Cover photo by Attentie Attentie @ Unsplash.

Tuesday, June 2, 2020

One year anniversary as a blue badge at Microsoft


One year ago I joined the Microsoft Search Experiences team in Oslo as a program manager, and time has gone by really FAST (pun intended). Overall it has been an awesome experience - largely due to the great team I’m part of. It has been very different from my previous job as a consultant, thus hard to compare, but I’m not done yet and have things I want to accomplish while I’m still young.

Here’s a list of some of what I’ve been part of or accomplished over the past year – all non-NDA stuff :)

  • I’ve written way fewer blog posts compared to the last years, which was expected, but I do hope to get the volume up a bit again.
  • Released my Troubleshooting Search in SharePoint Online self-help manual on Amazon
  • Two trips to India
  • Two trips to the US
  • Three trips to Tromsø (northern Norway)
  • Written about 4,000 e-mails – yeah, I know that’s not much at all, but it is for me
  • Presented at Ignite and SPSOslo (about what I usually do)
  • Made a lot of contacts across the v-team which Microsoft Search is across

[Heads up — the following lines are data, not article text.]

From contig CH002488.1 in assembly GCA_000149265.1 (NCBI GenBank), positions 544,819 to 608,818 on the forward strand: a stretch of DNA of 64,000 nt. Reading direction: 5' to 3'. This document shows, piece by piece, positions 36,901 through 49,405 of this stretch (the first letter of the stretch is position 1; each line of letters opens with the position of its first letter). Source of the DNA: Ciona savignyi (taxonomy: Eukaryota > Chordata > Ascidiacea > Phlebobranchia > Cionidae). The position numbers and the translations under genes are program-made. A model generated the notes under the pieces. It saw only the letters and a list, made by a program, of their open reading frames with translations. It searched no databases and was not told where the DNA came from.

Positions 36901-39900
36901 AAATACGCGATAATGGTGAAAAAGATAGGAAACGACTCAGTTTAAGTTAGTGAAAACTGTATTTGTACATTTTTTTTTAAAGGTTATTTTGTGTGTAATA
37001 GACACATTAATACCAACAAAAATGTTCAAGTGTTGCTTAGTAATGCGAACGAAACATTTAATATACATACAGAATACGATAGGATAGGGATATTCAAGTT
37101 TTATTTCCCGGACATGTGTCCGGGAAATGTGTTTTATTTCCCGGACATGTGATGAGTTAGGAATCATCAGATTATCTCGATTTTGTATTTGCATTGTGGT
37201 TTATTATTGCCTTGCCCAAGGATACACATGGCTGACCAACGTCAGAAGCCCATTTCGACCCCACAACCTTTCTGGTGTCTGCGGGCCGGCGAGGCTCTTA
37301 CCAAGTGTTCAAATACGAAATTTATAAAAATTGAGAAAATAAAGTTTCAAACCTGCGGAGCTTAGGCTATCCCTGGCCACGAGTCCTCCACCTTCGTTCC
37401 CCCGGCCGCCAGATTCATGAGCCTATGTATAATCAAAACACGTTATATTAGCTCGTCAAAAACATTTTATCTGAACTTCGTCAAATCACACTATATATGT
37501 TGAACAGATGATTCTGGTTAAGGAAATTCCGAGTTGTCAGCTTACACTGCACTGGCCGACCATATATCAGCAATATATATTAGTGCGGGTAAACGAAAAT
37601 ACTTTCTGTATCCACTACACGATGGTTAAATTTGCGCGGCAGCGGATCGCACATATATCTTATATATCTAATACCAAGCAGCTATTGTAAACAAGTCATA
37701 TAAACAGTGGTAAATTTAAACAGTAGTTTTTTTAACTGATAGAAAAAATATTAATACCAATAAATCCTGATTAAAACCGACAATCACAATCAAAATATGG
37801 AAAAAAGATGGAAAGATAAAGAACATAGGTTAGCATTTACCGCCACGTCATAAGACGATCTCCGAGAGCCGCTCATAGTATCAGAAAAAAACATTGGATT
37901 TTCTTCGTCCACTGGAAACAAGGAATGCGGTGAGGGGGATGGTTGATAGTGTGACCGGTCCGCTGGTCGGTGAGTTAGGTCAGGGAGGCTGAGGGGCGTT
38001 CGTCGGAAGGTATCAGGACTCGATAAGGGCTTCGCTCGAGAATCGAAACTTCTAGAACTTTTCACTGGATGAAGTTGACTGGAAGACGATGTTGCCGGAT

• Organized a hands & crafts x-mas social workshop for my team
  • Worked on multiple features underway – from small to large
  • Got the Microsoft Search code base up and running and did multiple pull requests as part of a hackathon week, fixing some real but minor issues
  • Won the business value award at an internal hackathon with my fellow hackers
  • Worked to align the out of the box Microsoft Search offering and messaging with the PnP Modern Search web parts
  • Talked to a good amount of high value customers on various search topics – which is not that different from talking to smaller customers as the search issues and needs are not that different except scale ;)
  • Still trying to see if we can expose the Live Persona Card in Office 365 as a re-usable control in SPFx (not given up yet)
  • …and more

I’ve interacted and contributed on too many projects to count, and it has proved valuable to bring my SharePoint and Office 365 experience into the team. As Microsoft Search is expanding, SharePoint is still a large part of it content wise and knowing the inner workings when moving from classic to modern is never a bad idea.

Thursday, April 30, 2020

Governance tip on finding overshared content in O365/SharePoint


Unless you have put in place the right governance measures you might at some point experience content showing up in search which shouldn't be there. A common problem are items overshared to the Everyone except external users group. Using search itself, you can easily find these items and put in place the right measures to remedy any oversharing.

When someone creates a sharing link on a document in SharePoint Online today, the sharing information is stored in a searchable managed property in the search index named SharedWithUsersOWSUSER. The same information is stored in the internal SharePoint item field named SharedWithUsers.